Performing oil analysis tests to determine the presence of varnish in a system is challenging for a few reasons. The sample of oil that is obtained for analysis may not be indicative of the condition of the lubricating system. If the lubricant in a heavily varnished system is changed without performing a flush to remove the deposits, the new oil may initially indicate a low varnish potential even though there are deposits throughout the system.
Often in peaking or cycling gas turbines, the varnish potential will increase during times of the year of high demand and decrease when the unit is offline for several weeks. This is due to the degradation products coming out of solution in the oil and forming deposits through-out the lubricant system.
The lubricant degradation products (soft contaminants) responsible for causing varnish deposits can be challenging to measure. They are very small, often estimated at less than 0.1mm in size, although they can easily agglomerate together. Soft contaminants are soluble and easily transition in and out of solution depending upon temperature and pressure. Current testing methodologies only measure soft contaminants when they are in suspension, so sample handing prior to testing impacts results. While the soft contaminants are in solution, they don’t typically impact the bulk chemistry of the fluid making it very difficult to measure.
Most routine analytical tests are not successful in measuring the onset of varnish or the varnish potential of a lubricant. Fortunately, there have been several testing advancements in recent years that provide much more effective identification of underlying issues.
The first step in determining turbine oil’s potential to produce varnish is to understand the overall health and remaining vitality. This is influenced by a variety of things, but the fluids antioxidant system health and concentration is paramount. The best way of determining the antioxidants remaining health, and consequently the fluids remaining useful life, is by directing measuring them, using a technique called Linear Sweep Voltammetry, or RULER. This measurement identifies the antioxidant type and measures the quantity of material present. The results are typically reported as a percentage of new oil and separated by antioxidant family.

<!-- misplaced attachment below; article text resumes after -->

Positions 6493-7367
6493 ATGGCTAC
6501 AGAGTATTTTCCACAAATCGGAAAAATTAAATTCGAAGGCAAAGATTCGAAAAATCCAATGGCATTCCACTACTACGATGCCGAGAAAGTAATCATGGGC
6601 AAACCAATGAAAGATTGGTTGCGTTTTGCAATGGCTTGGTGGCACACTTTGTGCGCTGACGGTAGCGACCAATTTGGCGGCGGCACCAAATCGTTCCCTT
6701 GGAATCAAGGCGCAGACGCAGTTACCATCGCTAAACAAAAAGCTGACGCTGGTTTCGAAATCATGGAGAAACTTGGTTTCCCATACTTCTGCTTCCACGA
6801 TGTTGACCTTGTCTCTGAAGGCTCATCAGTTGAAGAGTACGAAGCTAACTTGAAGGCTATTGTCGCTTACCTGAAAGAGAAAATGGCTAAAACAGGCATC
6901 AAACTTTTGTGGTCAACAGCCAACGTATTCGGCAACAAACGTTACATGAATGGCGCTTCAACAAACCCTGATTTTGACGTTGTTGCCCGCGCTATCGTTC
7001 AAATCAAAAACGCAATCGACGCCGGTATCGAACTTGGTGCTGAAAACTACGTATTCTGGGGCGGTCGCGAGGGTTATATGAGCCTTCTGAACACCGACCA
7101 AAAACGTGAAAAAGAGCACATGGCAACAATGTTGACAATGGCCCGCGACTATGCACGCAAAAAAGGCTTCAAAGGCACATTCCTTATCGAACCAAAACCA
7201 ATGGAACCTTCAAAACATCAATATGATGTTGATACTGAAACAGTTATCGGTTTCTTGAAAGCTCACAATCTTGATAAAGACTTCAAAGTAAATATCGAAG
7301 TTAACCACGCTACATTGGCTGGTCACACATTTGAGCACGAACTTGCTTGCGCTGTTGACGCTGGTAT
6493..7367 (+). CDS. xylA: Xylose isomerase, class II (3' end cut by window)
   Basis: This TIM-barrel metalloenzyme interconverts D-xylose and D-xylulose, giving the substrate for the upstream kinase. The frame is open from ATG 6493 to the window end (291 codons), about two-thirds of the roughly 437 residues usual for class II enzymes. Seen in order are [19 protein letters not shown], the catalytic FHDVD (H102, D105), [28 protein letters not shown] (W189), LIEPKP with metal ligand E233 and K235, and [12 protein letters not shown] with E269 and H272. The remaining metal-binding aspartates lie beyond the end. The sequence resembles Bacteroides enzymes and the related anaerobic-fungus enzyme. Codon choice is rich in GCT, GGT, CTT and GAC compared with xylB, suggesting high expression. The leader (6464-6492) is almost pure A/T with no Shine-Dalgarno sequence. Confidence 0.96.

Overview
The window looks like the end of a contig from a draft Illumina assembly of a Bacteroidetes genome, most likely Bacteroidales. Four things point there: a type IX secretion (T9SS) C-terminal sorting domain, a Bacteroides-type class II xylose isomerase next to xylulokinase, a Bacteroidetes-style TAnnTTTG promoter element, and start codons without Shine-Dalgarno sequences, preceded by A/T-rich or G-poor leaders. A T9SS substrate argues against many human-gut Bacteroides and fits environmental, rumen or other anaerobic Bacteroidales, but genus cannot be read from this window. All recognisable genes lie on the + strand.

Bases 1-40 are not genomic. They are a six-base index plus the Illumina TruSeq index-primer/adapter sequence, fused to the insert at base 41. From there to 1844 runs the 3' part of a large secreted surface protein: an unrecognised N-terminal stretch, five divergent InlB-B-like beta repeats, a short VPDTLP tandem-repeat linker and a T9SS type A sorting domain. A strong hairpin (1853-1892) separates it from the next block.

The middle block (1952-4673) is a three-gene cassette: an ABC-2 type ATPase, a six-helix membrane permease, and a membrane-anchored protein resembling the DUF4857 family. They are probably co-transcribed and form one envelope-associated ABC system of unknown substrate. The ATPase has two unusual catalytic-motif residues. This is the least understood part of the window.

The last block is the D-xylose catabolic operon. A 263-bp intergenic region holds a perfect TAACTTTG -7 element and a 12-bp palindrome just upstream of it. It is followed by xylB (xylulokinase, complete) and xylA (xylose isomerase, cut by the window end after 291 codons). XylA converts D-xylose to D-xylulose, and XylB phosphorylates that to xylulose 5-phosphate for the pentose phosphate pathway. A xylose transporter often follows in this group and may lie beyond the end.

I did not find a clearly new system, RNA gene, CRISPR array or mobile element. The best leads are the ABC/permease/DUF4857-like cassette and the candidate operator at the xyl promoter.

There are other physical and chemical property measurements that may be useful in assessing the overall health of the fluid, including the fluid’s ability to handle contamination such as air and water. When additive health is lost, and/or the fluid has been cross-contaminated with incompatible chemistries (from other lubricants, water treatment chemicals, or process chemicals) one of the first performance criteria that fails is demulsibility (ASTM D892). Foam (ASTM D892) and air release (ASTM D3427) characteristics also change for similar reasons. When compared to performance of the new fluid, each of these can indicate that some type of damaging change has occurred in the fluid. Since chemical incompatibility can be a cause of degradation products and varnish, these are important characteristics to know about the lubricant.
Profiling the amount of contamination in the fluid by particle counting, water and spectrographic analysis is also of value.
Once the overall health of the fluid is determined, measuring the amount of soft contaminants is the next step in determining a fluid’s propensity to produce deposits. The Membrane Patch Colorimetry test is the most widely used test for this purpose. The MPC method is quite simple. Fifty milliliters of oil are mixed with fifty milliliters of solvent (usually petroleum ether) and filtered through a 0.45mm nitrocellulose patch. The color of the patch is determined by spectrophotometer and the results are reported in CIE LAB DE Value, representing the total amount of color on the patch. In general the darker the color stain on the patch, the higher the fluid’s varnish potential.
This technique requires that the sample remain idle for up to a week at room temperature prior to analyzing to ensure the soft contaminants have come out of solution. There is generally good correlation between MPC values and actual field varnish issues, but interpretation is not always straight forward. For example, the controls on a GE 7FA are much more sensitive than on a GE 7EA. The same MPC reading for both systems may indicate a more severe condition in the 7FA system due to these sensitivies. Duty cycle also plays a large role in MPC interpretation.
Since lube varnish can play a large role in a plant’s reliability, the most important take away in this post is to make sure that you’re testing for this. In some cases, gravimetric analysis and ultracentrifuge tests can augment the MPC patches, providing a more complete contamination profile of the fluid.